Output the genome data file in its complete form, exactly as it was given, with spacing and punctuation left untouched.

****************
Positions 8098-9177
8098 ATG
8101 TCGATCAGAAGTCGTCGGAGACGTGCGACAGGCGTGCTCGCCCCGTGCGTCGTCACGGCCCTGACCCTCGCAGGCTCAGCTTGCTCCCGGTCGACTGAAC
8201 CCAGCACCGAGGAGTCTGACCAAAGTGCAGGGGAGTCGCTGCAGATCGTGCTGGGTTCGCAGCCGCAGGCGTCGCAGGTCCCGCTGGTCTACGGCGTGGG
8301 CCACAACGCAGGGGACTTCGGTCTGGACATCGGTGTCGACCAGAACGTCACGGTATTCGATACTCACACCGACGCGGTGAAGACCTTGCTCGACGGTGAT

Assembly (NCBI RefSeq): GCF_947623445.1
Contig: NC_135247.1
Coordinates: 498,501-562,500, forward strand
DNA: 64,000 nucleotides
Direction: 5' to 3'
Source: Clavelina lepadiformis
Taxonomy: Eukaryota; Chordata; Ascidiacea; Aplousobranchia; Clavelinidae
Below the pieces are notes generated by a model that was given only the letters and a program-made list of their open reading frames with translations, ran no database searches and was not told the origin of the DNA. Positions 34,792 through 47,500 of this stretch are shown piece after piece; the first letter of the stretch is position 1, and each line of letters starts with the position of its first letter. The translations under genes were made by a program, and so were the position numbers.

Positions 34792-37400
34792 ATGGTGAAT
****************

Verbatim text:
Positions 8098-9177
8098 ATG
8101 TCGATCAGAAGTCGTCGGAGACGTGCGACAGGCGTGCTCGCCCCGTGCGTCGTCACGGCCCTGACCCTCGCAGGCTCAGCTTGCTCCCGGTCGACTGAAC
8201 CCAGCACCGAGGAGTCTGACCAAAGTGCAGGGGAGTCGCTGCAGATCGTGCTGGGTTCGCAGCCGCAGGCGTCGCAGGTCCCGCTGGTCTACGGCGTGGG
8301 CCACAACGCAGGGGACTTCGGTCTGGACATCGGTGTCGACCAGAACGTCACGGTATTCGATACTCACACCGACGCGGTGAAGACCTTGCTCGACGGTGAT

Assembly (NCBI RefSeq): GCF_947623445.1
Contig: NC_135247.1
Coordinates: 498,501-562,500, forward strand
DNA: 64,000 nucleotides
Direction: 5' to 3'
Source: Clavelina lepadiformis
Taxonomy: Eukaryota; Chordata; Ascidiacea; Aplousobranchia; Clavelinidae
Below the pieces are notes generated by a model that was given only the letters and a program-made list of their open reading frames with translations, ran no database searches and was not told the origin of the DNA. Positions 34,792 through 47,500 of this stretch are shown piece after piece; the first letter of the stretch is position 1, and each line of letters starts with the position of its first letter. The translations under genes were made by a program, and so were the position numbers.

Positions 34792-37400
34792 ATGGTGAAT